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A statue of Terry Fox is draped with a Canadian flag, protest sign and hat as protesters from a cross-country truck convoy participate in a demonstration against vaccine mandates on Parliament Hill on Saturday, Jan. 29, 2022.Adrian Wyld/The Canadian Press

Photos of anti-vaccine-mandate signs draped over the Terry Fox statue near Parliament Hill during a large protest against pandemic restrictions on Saturday sparked widespread condemnation.

Many Canadians, including doctors, scientists and cancer survivors, expressed shock at the images, which spread widely on social media. Some of the photos showed an upside-down Canadian flag flying from a pole wedged in the statue’s arms.

“As with many people, I was pretty disappointed to see the statue modified like that for this cause, or really any cause,” said Vicky Forester, a cancer researcher and survivor.

Dr. Forester took the opportunity to encourage her social media followers to make online donations to the Terry Fox Foundation, which raises money for cancer research. Mr. Fox, who lost a leg to cancer, died of complications from the disease in 1981 after his worsening health condition forced him to abandon a historic cross-Canada run that raised millions of dollars for the same cause.

“Myself and many others thought: Can we turn this into something positive, and turn disappointment into a very good day for what he wanted, which is cancer research?” Dr. Forester said.

She added that her Twitter has been inundated with messages from people who donated on Saturday after she and other doctors posted their outrage.

Thousands of people gathered in downtown Ottawa on Saturday after truckers and other drivers travelled in a convoy to the capital city to protest vaccine mandates. The use of Mr. Fox’s statue as a prop was one of several actions from some protesters that outraged observers. Other protesters displayed swastikas, and some parked their vehicles at the Tomb of the Unknown Soldier.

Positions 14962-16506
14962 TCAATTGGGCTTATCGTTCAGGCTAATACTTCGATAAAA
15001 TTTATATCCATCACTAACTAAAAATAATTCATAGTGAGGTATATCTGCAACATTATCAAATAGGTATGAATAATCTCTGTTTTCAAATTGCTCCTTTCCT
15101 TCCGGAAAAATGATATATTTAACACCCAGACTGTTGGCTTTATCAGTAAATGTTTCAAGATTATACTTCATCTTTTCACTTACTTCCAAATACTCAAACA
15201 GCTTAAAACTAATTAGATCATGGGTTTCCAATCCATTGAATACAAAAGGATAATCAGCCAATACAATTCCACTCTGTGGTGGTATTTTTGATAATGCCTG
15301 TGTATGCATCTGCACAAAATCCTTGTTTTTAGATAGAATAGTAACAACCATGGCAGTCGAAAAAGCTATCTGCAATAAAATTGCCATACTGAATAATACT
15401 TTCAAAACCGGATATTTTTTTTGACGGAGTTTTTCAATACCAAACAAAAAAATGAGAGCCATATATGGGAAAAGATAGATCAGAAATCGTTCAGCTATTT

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Protesters stand on a trailer carrying logs as truckers and supporters take part in a convoy to protest vaccine mandates for cross-border truck drivers in Ottawa on Jan. 29, 2022.PATRICK DOYLE/Reuters

Ottawa Mayor Jim Watson expressed his disappointment with protesters’ use of Mr. Fox’s statue.

“This is completely unacceptable and I have asked city bylaw to have the placard and upside down Canadian flag taken down,” Mr. Watson said on Twitter. Earlier in the day, he had also directed authorities to remove cars parked at the Tomb of the Unknown Soldier.

“This kind of stunt by protesters does not help their cause,” he added.

More protest signs were placed on the statue after the flag and a first sign were taken away.

Brad West, mayor of Port Coquitlam, B.C., Mr. Fox’s hometown, said the renowned cancer activist was a unifier and that the protest materials should be removed immediately.

“Whatever your cause, you don’t get to appropriate his legacy and you don’t touch his statue. Ever. This should be removed immediately,” Mr. West said in a tweet.

In a statement, the Terry Fox Foundation said it is grateful for its supporters.

“The Terry Fox Foundation is proud to continue Terry’s mission of funding cancer research,” the organization said. “Terry believed in science and gave his life to help others. We are grateful for our supporters who help us work toward realizing Terry’s dream of a world without cancer.”

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